What are one-man operations earning per year?

JoeNorm

Senior Member
Location
WA
Just curious. This is obviously extremely variable depending on location.

And I understand not everyone will want to volunteer their salary so maybe a better question is what is the higher end of the spectrum for what a one man shop can earn in a year?

Let's imagine a higher cost of living area where work is plentiful. 40 hours per week give or take.

thanks
 

James L

Senior Member
Location
Kansas Cty, Mo, USA
Occupation
Electrician
That’s easy. Your rate per chargeable hour times 2000. Then - 30% for taxes.
A rate should reflect the reality that nobody has 2,000 chargeable hours in a year unless they're awake until 2am doing bids regularly, and stopping in the evening and weekends to look at new prospective work.

I would guess that maybe 1,200-1,500 hours of chargeable work will be a yearly income
 

Fred B

Senior Member
Location
Upstate, NY
Occupation
Electrician
Just curious. This is obviously extremely variable depending on location.

And I understand not everyone will want to volunteer their salary so maybe a better question is what is the higher end of the spectrum for what a one man shop can earn in a year?

Let's imagine a higher cost of living area where work is plentiful. 40 hours per week give or take.

thanks
Not enough. Also one man shop = no vacation or sick days.
 

Amps

Electrical Contractor
Location
New Jersey
Occupation
Electrical, Security, Networks and Everything Else.
Yep. One man shop has it's limitations for income. Vacations days are days when there is no work. When you add up all the time spent doing estimates, phone calls, getting materials, permits, organizing the truck, posting on social media, it reduces that nice hourly rate to something you could earn just working for someone else. And yet, the liability is 100% on you. Just spoke to a NJ attorney yesterday. His firm's rate is $650 an hour.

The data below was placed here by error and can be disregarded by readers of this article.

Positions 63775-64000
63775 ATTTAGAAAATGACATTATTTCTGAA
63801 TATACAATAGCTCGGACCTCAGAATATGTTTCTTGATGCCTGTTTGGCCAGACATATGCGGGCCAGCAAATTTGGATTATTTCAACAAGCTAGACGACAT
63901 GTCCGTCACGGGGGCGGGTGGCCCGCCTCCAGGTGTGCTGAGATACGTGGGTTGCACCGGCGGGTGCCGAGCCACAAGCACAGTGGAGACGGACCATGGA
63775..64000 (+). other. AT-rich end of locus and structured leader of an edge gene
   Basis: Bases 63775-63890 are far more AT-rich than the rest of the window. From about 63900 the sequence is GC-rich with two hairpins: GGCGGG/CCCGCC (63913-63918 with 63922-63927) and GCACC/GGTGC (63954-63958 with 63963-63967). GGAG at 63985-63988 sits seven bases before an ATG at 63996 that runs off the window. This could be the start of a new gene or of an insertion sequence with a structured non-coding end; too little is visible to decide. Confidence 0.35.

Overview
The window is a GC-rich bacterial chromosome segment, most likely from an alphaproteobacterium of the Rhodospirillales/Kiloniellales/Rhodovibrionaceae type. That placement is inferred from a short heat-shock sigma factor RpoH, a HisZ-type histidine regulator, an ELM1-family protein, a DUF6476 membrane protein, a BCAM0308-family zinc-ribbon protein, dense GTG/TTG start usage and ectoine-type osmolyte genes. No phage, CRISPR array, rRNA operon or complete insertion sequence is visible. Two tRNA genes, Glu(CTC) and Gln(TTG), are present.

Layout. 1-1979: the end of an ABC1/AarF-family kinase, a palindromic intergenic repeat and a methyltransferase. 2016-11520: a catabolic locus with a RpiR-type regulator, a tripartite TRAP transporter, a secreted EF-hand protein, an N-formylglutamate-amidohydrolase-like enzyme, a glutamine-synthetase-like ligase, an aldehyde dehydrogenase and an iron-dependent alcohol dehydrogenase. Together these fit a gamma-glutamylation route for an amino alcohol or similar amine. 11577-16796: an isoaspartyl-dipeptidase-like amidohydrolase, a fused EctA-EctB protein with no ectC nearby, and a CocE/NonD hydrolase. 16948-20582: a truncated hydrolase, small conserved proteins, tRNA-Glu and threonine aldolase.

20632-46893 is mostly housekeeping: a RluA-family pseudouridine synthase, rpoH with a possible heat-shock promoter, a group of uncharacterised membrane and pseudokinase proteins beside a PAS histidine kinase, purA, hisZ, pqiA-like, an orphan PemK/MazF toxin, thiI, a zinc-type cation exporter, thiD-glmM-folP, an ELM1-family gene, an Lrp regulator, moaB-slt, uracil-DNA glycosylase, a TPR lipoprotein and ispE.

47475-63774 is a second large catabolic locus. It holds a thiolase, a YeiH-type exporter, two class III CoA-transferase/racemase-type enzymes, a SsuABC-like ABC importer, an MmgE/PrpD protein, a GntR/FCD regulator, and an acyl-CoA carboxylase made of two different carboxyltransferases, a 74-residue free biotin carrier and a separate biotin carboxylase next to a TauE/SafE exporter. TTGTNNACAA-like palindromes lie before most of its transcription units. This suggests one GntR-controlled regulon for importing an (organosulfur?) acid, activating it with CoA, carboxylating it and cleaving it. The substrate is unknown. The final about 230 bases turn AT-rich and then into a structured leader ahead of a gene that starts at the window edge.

JoeNorm

Senior Member
Location
WA
I understand there are drawbacks, just like with anything. But there are plenty of people(even on this forum) doing it successfully.

Just curious what numbers look like if in a well paying area of the country.
 

petersonra

Senior Member
Location
Northern illinois
Occupation
engineer
Small business is subjective.
IIRC, the small business administration defines "small" by industry segment. Some segments small is by number of employees (in some cases 500 employees is "small"), while in some industries it is by annual sales.

I am pretty sure though that a single person would be small no matter what.
 

Amps

Electrical Contractor
Location
New Jersey
Occupation
Electrical, Security, Networks and Everything Else.
So an electrician I know working for a school system in NJ gets his hourly pay with raises, an annual stipend for having an EC license, health benefits, dental, eyeglasses, pension, 10 sick days a year that accrue, all school holidays off (really off), and gets to work from 7:30 am to 3pm, no weekends. Basic jobs are replacing fixtures, maybe install a new circuit once in a while, classroom renovation once in a while. Any large jobs get contracted out. And he doesn't touch anything that has to do with CAT6 or fiber cables. His salary is $80k plus everything listed above which puts it over $100k. A one man electrical contractor could make $100k a year, but when you divide that by all the hours put in, it probably comes to less than $20/ hr, then there's the added liability.